• Passteis de nata with cinnamon ice cream: The Goan-Portuguese egg tart was just okay (the crust was too heavy) but the cinnamon ice cream was very nice.

For a look at the (dark) restaurant and the food launch the slideshow below. Scroll down to see how much it all cost and what we made of the meal as a whole.

Service was present and friendly without being overbearing. Price? All of this plus some drinks and included service charge came to Rs, 9887 or roughly $140. We were six people so just short of $24/head, which is not very cheap in Delhi. Then again this was enough food for eight so the more accurate per head cost would be quite a bit lower.

The food, as you will have sensed from the above, I thought was a bit of a mixed bag. Some things I liked a lot, some things didn’t move me much—though it must be said there were more of the former than the latter. The desserts were the most uniformly pedestrian part of the meal. In the US, of course, this would be a top notch Indian restaurant—I’d eat here regularly if it were in the Twin Cities—but as much as I liked three of the four meat dishes I don’t think this is a restaurant I need to come back to on every trip to Delhi. For a lot of what they serve there are better versions available in specialist restaurants. That said, I would recommend it without reservation to visitors with not too much time on their hands to get to all the specialists. Though as far as the pan-regional thing goes, I think Lota is both better and more interesting (we did eat there again a few days later—report coming soon). Jamun, on the other hand, is a hipper space and serves cocktails. This may persuade you towards them.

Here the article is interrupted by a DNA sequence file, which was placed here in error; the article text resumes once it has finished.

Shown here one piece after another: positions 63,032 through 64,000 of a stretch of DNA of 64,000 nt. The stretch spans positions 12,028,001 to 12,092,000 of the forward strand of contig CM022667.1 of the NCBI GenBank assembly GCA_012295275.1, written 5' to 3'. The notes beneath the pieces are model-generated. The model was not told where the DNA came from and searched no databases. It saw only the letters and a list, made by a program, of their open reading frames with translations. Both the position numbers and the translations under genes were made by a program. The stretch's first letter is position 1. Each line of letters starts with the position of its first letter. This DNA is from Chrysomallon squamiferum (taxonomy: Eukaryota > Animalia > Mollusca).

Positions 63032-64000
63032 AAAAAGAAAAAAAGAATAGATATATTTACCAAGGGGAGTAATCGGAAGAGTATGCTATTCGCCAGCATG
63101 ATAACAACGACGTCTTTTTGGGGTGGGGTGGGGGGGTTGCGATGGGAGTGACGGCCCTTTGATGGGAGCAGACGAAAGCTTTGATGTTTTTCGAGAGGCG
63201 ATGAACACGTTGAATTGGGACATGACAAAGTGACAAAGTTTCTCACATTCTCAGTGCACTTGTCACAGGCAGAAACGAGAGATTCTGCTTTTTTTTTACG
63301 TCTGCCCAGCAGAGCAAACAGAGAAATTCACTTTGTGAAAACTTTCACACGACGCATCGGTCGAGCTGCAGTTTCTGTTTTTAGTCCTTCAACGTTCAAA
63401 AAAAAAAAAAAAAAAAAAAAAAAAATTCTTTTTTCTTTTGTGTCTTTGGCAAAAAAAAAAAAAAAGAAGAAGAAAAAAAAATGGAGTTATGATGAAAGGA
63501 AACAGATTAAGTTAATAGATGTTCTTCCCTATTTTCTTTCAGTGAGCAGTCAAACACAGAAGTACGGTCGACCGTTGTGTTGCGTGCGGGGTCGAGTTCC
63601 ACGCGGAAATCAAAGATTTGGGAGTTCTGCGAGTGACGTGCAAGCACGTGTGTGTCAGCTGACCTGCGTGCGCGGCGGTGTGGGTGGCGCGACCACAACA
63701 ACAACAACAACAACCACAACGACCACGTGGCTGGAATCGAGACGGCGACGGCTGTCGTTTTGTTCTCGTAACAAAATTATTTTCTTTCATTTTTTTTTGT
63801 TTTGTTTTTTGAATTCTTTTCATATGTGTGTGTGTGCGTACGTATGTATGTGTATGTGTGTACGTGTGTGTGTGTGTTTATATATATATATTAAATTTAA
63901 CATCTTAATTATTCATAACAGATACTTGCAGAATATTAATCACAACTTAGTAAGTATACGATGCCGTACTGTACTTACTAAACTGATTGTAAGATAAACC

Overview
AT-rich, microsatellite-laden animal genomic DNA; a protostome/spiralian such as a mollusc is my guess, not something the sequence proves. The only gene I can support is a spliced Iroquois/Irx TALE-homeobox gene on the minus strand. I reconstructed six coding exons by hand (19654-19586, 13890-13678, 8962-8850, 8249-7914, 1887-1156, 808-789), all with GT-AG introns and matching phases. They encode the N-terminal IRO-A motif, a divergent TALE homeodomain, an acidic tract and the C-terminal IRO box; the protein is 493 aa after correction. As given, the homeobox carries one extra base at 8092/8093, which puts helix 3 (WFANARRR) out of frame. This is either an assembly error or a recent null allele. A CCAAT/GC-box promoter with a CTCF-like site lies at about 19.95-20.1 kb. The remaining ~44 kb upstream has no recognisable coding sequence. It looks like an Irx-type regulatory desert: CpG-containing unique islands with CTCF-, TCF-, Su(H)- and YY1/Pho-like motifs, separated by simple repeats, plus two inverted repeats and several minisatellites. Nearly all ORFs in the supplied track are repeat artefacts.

Up next from Delhi: a Punjabi meal. But before that a Vietnamese report from Minnesota.